By: Kevin Ehrlich | Photos Courtesy of: Hypercar Invitational

Original Article –

Imagine mixing the rarest high-performance cars in the world with pre-production prototypes breaking cover, a sprinkling of vintage race cars, and hand-built one-off machines built from a purity of vision and passion. Emphasize the driving experience through the eyes of both amateurs and professionals. Highlight a venue where owners, dealers and manufacturers interact outside the glare of auto show spotlights or concours displays. Display the potential of small builders who could challenge the big players one day – or even become big players themselves. Raise funds for Make a Wish Foundation in the process. That’s the Hypercar Invitational.

The Speed Journal is all about motoring experiences. The opportunity to experience the third edition of Hypercar Invitational at Weathertech Raceway Laguna Seca in June was irresistible. Thanks to a kind invite from the organizers, Speed Journal Principal Jeff Francis packed a bag and headed to Monterey.

When Francis arrived, he found the paddock and garages full of marvelous hardware. The world’s most compelling cars exerted a gravitational pull on the motoring world for a weekend – Bugatti, Pagani, Koenigsegg, McLaren, Ferrari, Mercedes AMG, Porsche, Ruf. Prototypes at the bleeding edge of road-car development shared garage space with racers that made history decades ago. Transporters unloaded one-off passion projects.

The Hypercar Invitational has been a largely unpublicized communion between owners, the special machines, and the companies that manufacture them. The idea originally came from a small group of like-minded friends and supporters. Static displays may show off excellence of craftsmanship and design. However, polished dealership floors or manicured golf course fairways miss the essential element of motion. A track day wakes the beasts and provides them room to roar and run.

The June 2021 edition was the third gathering of Hypercar Invitational. The Monterey Peninsula transformed into a playground for a weekend, making a valuable venue for manufacturers and dealers to connect with each other and their customer base. Guests learned about design, construction and engineering from practitioners.

Timing and scoring screens were set aside in favor of open track sessions to let the wild things roam. Builders, owners, manufacturers, dealers and professional drivers checked out each other’s handiwork and answered questions. The invite-only guest list capped attendance, giving breathing room in the garages and on the track.

In the days leading up to the event, the Hypercar Invitational team introduced a logo based on the silhouette of the only 1993 Isdera Commendatore 112i ever built. A brainchild of Eberhard Schulz, the Isdera was a slice of mid-engine madness for those who found a Lamborghini Countach too common. Gullwing doors, pop-up headlights, enormous rear bodywork that hinges from front to rear surrounding a V-12 Mercedes engine, a periscope central rear-view mirror, and a timeless shape. The Isdera fit perfectly as the spiritual mascot of the Hypercar Invitational.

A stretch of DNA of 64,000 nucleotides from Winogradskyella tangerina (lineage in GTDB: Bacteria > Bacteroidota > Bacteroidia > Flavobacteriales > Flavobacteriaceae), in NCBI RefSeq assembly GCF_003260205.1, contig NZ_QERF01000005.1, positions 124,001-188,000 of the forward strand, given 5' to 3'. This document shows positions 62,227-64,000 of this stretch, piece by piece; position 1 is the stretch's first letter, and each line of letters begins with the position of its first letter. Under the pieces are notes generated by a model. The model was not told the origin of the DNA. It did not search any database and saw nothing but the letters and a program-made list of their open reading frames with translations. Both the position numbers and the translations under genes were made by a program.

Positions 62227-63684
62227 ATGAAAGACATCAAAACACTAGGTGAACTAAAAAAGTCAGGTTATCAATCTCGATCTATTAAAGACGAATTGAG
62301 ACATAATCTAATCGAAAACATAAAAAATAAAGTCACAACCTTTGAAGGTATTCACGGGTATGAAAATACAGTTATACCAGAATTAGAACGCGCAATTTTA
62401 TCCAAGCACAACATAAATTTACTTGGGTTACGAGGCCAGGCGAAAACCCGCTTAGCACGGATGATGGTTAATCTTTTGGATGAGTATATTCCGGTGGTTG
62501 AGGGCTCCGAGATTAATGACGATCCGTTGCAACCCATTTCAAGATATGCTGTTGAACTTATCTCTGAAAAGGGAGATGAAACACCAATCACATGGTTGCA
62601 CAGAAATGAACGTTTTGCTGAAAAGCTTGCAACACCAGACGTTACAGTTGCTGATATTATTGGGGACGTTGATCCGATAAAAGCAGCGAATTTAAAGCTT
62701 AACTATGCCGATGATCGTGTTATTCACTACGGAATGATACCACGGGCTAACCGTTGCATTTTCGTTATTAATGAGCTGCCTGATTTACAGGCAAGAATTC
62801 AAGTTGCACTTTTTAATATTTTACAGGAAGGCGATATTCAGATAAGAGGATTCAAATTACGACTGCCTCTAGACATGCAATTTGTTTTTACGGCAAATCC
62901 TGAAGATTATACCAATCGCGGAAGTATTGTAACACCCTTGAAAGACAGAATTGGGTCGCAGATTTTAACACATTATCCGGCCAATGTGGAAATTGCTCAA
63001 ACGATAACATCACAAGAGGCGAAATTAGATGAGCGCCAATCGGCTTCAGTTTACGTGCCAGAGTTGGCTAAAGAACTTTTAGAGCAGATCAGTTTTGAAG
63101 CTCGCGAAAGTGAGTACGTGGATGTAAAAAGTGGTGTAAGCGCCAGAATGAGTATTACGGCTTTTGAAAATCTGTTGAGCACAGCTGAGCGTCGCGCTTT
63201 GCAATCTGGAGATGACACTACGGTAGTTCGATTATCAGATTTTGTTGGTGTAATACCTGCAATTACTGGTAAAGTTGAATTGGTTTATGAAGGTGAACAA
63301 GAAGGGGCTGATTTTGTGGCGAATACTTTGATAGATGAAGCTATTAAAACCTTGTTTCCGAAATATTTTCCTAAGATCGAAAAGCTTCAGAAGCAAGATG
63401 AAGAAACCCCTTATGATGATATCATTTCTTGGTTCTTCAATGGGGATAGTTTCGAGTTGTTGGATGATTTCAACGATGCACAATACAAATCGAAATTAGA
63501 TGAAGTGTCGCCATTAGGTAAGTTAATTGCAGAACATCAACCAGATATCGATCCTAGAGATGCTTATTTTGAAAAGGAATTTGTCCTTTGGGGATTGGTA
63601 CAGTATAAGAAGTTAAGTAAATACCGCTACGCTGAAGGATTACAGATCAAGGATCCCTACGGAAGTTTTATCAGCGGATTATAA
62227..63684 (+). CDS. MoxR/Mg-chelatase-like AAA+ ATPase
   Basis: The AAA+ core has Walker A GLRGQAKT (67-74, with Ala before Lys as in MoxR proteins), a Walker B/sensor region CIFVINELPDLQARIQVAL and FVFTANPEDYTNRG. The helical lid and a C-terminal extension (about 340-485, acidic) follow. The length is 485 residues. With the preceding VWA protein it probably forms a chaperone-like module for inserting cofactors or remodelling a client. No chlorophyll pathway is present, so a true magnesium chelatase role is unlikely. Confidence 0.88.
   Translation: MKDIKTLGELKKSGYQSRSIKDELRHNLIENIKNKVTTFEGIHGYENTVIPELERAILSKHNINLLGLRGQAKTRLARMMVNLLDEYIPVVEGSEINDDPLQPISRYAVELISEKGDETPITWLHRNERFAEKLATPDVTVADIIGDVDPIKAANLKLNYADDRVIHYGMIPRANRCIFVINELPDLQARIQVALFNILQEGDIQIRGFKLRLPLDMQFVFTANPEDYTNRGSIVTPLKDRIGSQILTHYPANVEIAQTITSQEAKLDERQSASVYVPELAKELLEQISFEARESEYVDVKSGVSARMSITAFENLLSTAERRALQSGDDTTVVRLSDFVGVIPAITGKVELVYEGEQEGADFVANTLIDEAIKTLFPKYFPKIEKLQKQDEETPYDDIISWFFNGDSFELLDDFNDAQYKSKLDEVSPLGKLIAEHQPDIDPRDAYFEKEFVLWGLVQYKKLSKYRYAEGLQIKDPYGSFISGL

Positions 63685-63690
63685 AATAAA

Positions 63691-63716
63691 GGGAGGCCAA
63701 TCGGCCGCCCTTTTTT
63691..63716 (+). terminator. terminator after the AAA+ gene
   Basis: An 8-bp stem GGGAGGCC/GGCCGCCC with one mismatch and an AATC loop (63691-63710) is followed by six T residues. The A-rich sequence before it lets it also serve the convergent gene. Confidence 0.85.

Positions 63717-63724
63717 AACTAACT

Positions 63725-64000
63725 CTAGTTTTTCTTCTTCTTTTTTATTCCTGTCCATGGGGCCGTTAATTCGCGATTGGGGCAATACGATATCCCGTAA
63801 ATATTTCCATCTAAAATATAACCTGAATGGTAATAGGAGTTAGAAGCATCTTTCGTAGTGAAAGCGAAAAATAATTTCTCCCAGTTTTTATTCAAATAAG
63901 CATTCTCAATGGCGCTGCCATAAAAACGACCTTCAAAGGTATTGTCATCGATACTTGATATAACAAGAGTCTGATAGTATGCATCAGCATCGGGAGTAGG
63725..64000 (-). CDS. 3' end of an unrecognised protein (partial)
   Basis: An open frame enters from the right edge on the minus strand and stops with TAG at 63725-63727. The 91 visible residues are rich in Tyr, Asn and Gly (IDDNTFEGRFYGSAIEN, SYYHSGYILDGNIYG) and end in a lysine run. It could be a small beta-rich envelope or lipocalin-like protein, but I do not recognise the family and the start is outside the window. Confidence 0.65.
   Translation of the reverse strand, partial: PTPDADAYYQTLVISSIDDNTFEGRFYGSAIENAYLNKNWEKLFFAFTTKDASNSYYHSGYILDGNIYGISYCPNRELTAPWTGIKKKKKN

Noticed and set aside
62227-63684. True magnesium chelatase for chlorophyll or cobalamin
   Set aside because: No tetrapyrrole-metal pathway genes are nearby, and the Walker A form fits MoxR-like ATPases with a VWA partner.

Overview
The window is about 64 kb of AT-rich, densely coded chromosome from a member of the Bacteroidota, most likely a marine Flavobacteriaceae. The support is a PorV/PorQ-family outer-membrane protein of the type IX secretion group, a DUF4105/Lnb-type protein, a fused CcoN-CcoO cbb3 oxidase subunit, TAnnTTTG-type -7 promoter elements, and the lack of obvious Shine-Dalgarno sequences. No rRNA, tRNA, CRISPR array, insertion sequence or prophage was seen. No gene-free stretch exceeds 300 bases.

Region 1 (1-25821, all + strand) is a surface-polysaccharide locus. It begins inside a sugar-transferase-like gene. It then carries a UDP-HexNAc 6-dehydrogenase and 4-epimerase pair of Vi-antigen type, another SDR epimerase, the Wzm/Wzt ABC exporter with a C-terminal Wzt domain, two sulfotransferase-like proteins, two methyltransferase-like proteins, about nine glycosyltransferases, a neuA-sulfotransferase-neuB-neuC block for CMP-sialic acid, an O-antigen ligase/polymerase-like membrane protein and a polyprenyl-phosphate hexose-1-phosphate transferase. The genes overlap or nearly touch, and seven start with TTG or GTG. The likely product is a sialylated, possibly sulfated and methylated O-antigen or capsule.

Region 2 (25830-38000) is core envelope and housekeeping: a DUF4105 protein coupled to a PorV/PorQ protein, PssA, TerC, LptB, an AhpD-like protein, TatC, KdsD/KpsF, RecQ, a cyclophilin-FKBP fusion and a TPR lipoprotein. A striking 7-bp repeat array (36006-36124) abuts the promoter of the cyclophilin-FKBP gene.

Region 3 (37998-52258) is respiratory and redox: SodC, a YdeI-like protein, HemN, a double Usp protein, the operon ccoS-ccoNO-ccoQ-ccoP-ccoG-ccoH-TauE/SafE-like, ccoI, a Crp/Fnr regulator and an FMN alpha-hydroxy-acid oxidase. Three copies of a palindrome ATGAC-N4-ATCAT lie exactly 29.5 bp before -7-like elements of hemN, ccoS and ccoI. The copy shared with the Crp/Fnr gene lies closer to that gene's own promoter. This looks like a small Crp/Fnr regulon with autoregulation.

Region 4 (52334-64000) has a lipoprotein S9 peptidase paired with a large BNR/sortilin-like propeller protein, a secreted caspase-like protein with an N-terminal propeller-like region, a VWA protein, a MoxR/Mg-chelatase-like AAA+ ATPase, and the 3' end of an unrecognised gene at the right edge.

Hypercar Invitational founder Alessandro Borroni found the Isdera owner and extended an invitation to attend. The owner not only accepted and brought the Isdera, but brought an eye watering collection of other motoring masterpieces. Each would have been the headline attraction at almost any other event in the world. Such are the people who heeded the call and helped to make Hypercar Invitational magic.

Manufacturers such as McLaren, Koenigsegg, and Pagani followed their customer base to California and sent cars and personnel. As if “regular” McLaren road cars weren’t special enough, McLaren brought several open-topped Elva models. The lightweight roadster comes with a $1.7 million price tag and a production run capped at 149 units.

The Elva’s styling incorporates familiar McLaren design language but charts its own course. After admiring the Elva in the garage, Francis took a blue Elva prototype with white accents to the track for the experience from the driver’s seat. (“XP12W Prototype Vehicle” lettering on the bodywork on either side ahead of the rear wheels gives away its identity.) Initially conceived without a windscreen, McLaren added glass for the US spec cars to comply with US regulations. The open-top, low weight and twin turbo V-8 engine make for an immersive driving experience. The time Francis spent behind the wheel only increased his desire to get additional time at the controls.

For companies like McLaren, the Hypercar Invitational is a cost-effective way to directly connect with their target market and highlight their artistry on the track. Manufacturers don’t necessarily view an event like this as direct competition with each other. Hypercar owners often go with “and” rather than “or” when they make buying decisions. A sale for one is not necessarily a lost sale for another. Borroni envisions future Hypercar Invitationals as a chance for manufacturers to get together for business-to-business interactions, adding value beyond the business-to-customer interactions.